Alternattiva Demokratika will be fielding 10 candidates for next week’s local council elections. While many valid candidates are contesting these elections, the debate has focused on councillors who have created a mess. Topping the list are Sliema and Mosta who have let their electors down.
In Sliema, infighting, administrative irregularities and allegations of corruption (now under investigation) are surely not what electors voted for when they chose the candidates presented in 2009 by the Nationalist Party. The operation of the Sliema council over the past three years proves that in selecting its candidates the PN does not always consider competence as a primary criterion. The dissolution of the Sliema council was an appropriate step. It could, however, have been taken much earlier.
On March 10, electors will be called to clean up the mess created by Labour at Mosta where infighting has led to an ineffective council. I hasten to add that, notwithstanding the above, this council had quite a headache to bring its finances in order, an inheritance bequeathed by a 13-year PN council administration. Administrative incompetence at Mosta dates back to the first council that overspent its financial allocation, passing on the unsettled bills to subsequent councils. The unsettled bills surpassed the €1million mark!
The PN-led government has played a game of political chess at Mosta, tolerating infighting that led the council to miss meetings for five consecutive months. This should have led to its dissolution ages ago, thereby permitting the community to immediately replace those who could not deliver. By not dissolving the council, the government placed its political advantage before the interests of the Mosta community.
Last week, in an article in The Malta Independent, entitled The Way Ahead For Local Councils, Nationalist MP Robert Arrigo identified another serious issue. He spoke of instances where sitting MPs invest in the election of local councillors hoping that, upon election, they would have their protégés in place. It is very positive that Mr Arrigo emphasises that he will keep himself at arm’s length from direct involvement in the local elections in his constituencies.
Maybe it is also time to consider whether those employed in the private secretariats of holders of political office should be precluded from contesting local council elections.
AD has already had the opportunity to criticise Directive 5 issued by the Principal Permanent Secretary at the Office of the Prime Minister dealing with the participation of public officers in politics. While the most pressing issue, the right of public officers below salary scale five to contest local council elections without being required to take forced unpaid leave was resolved, there are additional matters that need to be tackled. Directive 5 needs extensive revision.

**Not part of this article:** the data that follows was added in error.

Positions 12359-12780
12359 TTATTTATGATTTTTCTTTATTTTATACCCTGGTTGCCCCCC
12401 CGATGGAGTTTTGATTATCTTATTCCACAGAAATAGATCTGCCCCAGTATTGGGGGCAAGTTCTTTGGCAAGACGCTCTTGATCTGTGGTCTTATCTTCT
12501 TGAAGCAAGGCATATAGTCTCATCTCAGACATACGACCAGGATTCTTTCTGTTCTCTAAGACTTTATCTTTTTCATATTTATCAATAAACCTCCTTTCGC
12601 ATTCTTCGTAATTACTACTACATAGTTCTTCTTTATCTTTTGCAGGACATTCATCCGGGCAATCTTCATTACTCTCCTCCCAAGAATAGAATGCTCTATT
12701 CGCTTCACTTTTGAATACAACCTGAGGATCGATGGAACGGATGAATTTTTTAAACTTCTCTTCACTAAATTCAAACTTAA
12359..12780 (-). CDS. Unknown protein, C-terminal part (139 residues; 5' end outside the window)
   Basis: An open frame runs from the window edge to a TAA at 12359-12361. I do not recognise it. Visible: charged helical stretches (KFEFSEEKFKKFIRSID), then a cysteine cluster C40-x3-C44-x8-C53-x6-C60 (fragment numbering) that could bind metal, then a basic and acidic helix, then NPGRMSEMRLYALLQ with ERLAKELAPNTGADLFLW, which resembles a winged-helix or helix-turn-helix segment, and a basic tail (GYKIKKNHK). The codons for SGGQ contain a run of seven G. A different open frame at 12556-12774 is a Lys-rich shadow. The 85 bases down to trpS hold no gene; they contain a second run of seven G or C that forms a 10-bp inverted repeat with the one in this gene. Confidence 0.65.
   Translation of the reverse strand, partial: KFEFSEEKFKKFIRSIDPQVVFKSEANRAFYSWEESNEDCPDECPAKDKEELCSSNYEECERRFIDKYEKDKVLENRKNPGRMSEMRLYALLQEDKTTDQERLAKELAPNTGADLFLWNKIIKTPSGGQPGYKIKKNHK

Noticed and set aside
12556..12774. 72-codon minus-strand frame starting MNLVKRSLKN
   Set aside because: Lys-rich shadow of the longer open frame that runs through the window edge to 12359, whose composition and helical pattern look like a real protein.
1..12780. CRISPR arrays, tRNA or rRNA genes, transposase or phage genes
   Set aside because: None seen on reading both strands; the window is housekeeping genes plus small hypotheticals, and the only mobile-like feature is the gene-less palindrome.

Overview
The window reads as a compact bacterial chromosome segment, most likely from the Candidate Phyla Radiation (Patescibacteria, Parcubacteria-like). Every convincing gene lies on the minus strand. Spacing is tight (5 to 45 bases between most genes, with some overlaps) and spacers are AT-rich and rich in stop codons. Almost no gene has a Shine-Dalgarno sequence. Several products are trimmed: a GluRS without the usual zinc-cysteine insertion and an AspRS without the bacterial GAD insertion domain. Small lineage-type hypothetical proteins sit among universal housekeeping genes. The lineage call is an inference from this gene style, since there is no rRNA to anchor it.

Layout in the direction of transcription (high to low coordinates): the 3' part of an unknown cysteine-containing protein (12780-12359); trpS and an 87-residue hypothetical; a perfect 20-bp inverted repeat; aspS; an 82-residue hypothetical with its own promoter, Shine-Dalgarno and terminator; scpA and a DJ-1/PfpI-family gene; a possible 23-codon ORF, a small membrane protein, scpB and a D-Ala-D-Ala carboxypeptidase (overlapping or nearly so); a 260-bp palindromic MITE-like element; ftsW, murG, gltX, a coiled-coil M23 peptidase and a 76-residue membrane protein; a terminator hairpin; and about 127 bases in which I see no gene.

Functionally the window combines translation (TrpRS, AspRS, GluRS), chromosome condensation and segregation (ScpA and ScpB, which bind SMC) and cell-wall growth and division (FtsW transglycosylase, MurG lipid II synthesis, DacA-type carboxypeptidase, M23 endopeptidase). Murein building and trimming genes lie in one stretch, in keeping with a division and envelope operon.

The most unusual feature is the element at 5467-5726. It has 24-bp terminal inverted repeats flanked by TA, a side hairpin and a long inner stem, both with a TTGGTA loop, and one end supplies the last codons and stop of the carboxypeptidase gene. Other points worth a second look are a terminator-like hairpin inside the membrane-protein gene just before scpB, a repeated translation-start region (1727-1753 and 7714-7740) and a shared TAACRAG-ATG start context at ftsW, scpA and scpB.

AD’s local council electoral programme places community identity and basic community services as the focal point of its mission statement. Local councils exist to serve and protect local communities, yet, various local councils have remained silent when faced with rampant over-development, which has devoured precious spaces in our towns and villages. The Mosta local council, for example, was conspicuously absent in the Wied il-Għasel debate. Residents have only been supported by AD and environmental NGOs.
Similarly, in Sliema, the local council has lost its voice on issues of over-development. It’s been ages since it spoke up on behalf of Sliema residents who feel trampled upon by so-called “developers” who have taken over Sliema, which is nowadays a permanent construction site!
Another case focused on by AD is the impact on residents of a quarry at Wied Inċita, Attard, which is too close for comfort to the residential area. Illegal developments have taken place in the quarry and, notwithstanding that it has been reformed (!), alerted and reminded of the issue many a time, the Malta Environment and Planning Authority has let the quarry operators free to do as they please. Minister Jason Azzopardi is probably unaware that part of the quarry is government owned! AD has also drawn attention to the development that Mepa recently approved on Manoel Island. Building about 500 apartments together with other structures on Manoel Island is not a good omen!
Over-development has led to the current glut, quantified at 53,000 vacant residential units in 2005 and now estimated to surpass the 70,000 mark. This glut strains the local councils’ budget for the upkeep of localities as, in fact, it means that services are unnecessarily stretched to service ghost towns! Vacant residential property in Malta adds up to nine times the size of Birkirkara!
The election of green local councillors on March 10 will ensure that environmental issues will be at the top of the local councils’ agenda. For it is through tackling environmental issues at a local level that the quality of life of our communities takes a leap forward. Experience has shown time and again that this only happens when green local councillors are elected.
Green is the colour of real change.
originally published in The Times, March 3, 2012